Movie Review: ‘Dragged Across Concrete’
Plot: After police detectives Brett Ridgeman (Mel Gibson) and Anthony Lurasetti’s (Vince Vaughn) rough handling of a Hispanic drug dealer during a bust is caught on video, the pair are suspended without pay in order to appease the media. Desperate for cash for their own individual reasons, Ridgeman uses his criminal connections to gain a lead on an impending theft of gold bullion. Meanwhile recently released ex-con Henry Johns (Tory Kittles) is also desperate to get his mother and brother out of their decrepit neighborhood. With the help of his friend Biscuit (Michael Jai White) the two take a high risk, high reward job that could ensure both their financial futures. Both duos’ fates soon collide in an ambitious and violent criminal enterprise where the stakes are high, the consequences potentially fatal, and the outcome unexpected.
Review: Director S. Craig Zahler is a distinctly intriguing director. Originally attending film school to be a cinematographer, Zahler would progress into screenplay writing and novels before directing his first major film in 2015. His previous two works, Bone Tomahawk and Brawl in Cell Block 99 were critically, if not commercially well received. In fact the former I consider to be one of the finest Westerns in the last twenty years. Zahler’s made a name for himself by crafting distinct characters that almost come off as anti-heroes, especially Bradley Thomas from Brawl.
With Dragged Across Concrete, Zahler (who also wrote the screenplay) continues his streak of provocative, gritty, and tense movies. This time delving into the realm of police crime drama, Dragged offers a unique and sometimes bleak look at police brutality, racism, and the struggle to make ends meet in a culture where anything can be instantly filmed and uploaded. A world in which the media, right or wrong, sometimes shapes perception.
Yet Zahler’s film never comes off pedantic or preachy. Indeed he seems to do everything in his power not to cast his four protagonists (if you can call them that) in any specific light or render judgement upon them. He presents them as is. Ridgeman for instance is a casual if not virulent racist but also a family man who’s looking to move his ailing wife and teenage daughter out of a crime ridden neighborhood. He’s an uncompromising throwback who won’t play politics and refers to criminals as “imbeciles.” As such his promotion prospects have withered and died as he approaches sixty. Ridgeman’s decision to dip his toes into the criminal realm comes more from necessity than anything else. Gibson is brilliant in the role, playing Ridgeman with barely repressed intensity. It’s a reminder how great Gibson can be in the right role.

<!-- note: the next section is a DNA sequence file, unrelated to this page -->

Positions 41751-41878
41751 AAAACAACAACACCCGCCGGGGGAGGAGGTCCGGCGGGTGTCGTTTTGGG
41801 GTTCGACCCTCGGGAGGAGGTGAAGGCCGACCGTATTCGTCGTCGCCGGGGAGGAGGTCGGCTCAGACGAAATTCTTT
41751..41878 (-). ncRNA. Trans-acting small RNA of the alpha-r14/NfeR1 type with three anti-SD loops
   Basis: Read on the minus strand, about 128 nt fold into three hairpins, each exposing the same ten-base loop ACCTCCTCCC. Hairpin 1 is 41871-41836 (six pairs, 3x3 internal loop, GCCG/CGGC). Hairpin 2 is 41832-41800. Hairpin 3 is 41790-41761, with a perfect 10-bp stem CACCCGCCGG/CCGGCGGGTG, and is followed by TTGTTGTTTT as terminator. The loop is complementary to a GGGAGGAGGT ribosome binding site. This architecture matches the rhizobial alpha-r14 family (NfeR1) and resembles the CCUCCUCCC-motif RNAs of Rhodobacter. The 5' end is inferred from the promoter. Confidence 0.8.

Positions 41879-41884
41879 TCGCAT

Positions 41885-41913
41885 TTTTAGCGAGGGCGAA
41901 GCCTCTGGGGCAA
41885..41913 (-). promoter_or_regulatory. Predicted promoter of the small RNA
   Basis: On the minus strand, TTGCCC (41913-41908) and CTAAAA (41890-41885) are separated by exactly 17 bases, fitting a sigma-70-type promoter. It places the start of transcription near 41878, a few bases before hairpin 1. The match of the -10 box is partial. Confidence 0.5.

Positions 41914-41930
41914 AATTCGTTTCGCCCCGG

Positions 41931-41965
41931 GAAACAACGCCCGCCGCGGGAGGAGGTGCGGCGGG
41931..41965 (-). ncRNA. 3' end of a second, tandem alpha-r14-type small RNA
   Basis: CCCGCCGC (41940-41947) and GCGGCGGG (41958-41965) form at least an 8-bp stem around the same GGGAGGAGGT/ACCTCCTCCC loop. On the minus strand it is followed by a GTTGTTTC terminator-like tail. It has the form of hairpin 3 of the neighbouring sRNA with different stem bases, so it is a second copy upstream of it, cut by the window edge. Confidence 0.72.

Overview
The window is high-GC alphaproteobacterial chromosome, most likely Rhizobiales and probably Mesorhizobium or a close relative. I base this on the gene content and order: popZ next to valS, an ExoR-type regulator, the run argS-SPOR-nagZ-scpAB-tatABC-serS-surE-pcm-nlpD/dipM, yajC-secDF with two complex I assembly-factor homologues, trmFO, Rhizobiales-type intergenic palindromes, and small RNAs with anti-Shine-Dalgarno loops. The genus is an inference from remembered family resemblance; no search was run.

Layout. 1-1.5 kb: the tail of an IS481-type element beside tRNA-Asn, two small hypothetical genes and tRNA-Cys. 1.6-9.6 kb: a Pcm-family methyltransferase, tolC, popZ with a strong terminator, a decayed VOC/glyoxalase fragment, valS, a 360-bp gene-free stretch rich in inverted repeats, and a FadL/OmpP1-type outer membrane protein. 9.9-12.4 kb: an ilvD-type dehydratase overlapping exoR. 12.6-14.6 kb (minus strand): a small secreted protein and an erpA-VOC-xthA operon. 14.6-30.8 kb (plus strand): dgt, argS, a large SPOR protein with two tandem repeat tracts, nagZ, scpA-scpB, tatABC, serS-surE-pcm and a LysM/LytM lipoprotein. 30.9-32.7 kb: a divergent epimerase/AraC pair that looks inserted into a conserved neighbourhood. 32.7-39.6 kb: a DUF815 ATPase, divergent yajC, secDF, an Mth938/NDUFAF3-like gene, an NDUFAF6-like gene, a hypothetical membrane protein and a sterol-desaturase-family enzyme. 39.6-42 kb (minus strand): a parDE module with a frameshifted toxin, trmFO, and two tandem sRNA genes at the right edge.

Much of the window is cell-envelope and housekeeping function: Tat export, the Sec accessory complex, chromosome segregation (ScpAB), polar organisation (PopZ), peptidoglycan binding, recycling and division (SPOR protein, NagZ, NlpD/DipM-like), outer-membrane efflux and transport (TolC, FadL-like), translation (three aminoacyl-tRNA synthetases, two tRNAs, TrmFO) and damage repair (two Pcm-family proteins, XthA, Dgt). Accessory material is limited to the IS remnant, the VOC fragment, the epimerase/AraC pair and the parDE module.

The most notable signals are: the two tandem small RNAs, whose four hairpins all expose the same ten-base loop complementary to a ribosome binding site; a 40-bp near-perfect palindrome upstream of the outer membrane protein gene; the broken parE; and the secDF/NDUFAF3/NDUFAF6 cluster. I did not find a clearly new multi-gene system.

Vaughn is equally great as his younger partner Lurasetti, who gets roped into Ridgeman’s schemes almost by happenstance. Lurasetti is looking to make a future with his potential fiance, yet he’s not nearly as desperate as Ridgeman, constantly telling him, “he’s in until he’s out” regarding the criminal endeavors. Vaughn does an excellent job of fully fleshing out Lurasetti’s character whether it’s his preference for certain suits or his interminably slow eating habits that drive Ridgeman crazy. Both Vaughn and Gibson have great chemistry here and their jarring and brutally honest talk (Ridgeman constantly brings up Lurasetti’s “hot” Italian blood) provoke images of Gene Hackman’s “Popeye” Doyle and Roy Scheider’s “Cloudy” Russo from The French Connection.
As great as Gibson and Vaughn are, Tory Kittles’ Henry is just as impressive. In many ways he’s the mirror image of Ridgeman, a man desperate to get his disabled brother and mother (who’s turned to prostitution to make ends meet) out of desperate financial circumstances. Kittles, like Ridgeman, is driven by necessity. He doesn’t want to delve into criminal activity but feels he has no choice. Henry’s story in some ways is even more compelling and interesting than Ridgeman and Lurasetti’s and despite being a criminal, I couldn’t help at times but to root for him. Indeed I found that to be the case with all four of the main characters. It’s a testament to Zahler’s screenwriting and storytelling abilities that I became that invested in the outcome of these four men.
Like his previous two films, Dragged is punctuated by ultra-violence. It’s decidedly over-the-top on purpose, reminiscent of some of the brutality of 80s actioners. Yet it’s almost cartoonish in its lack of realism. The blood and rent flesh are clearly fake but I believe that’s by design. Zahler’s film never presents the violence in a glamorous light, something violent films do all too often. In many ways it’s an homage to the hard boiled/grindhouse crime films of the 1970s. Indeed, aside from cell phones and a few other nods to modernity, Dragged Across Concrete could have been excised from that bygone decade.
Dragged Across Concrete is not without a few minor faults however. A slow burn, it’s somewhat long at almost three hours. Jennifer Carpenter’s (TV’s Dexter) character of Kelly is also wasted in a part that amounts to nothing more than a cameo. The part seems only to emphasize the brutality of the real criminals. However, it’s a somewhat interesting comment on violence and how cruel fate can be. Also the coda to Dragged Across Concrete takes a bit of a leap in logic on the part of the viewer, and may rub people the wrong way. Although to be honest it didn’t affect my broad impression of the film.
These are minor quibbles though. Overall, Dragged Across Concrete serves as interesting unintentional social commentary and is without question a compelling and dynamic police crime drama. The performances are top-notch and the writing impeccable. I can’t wait to see what Zahler offers up next.
My rating System:
0-1 God Awful Blind Yourself With Acid Bad
2 Straight Garbage
4 Sub Par
8 Very Good
10 A Must See
Dragged Across Concrete: 9/10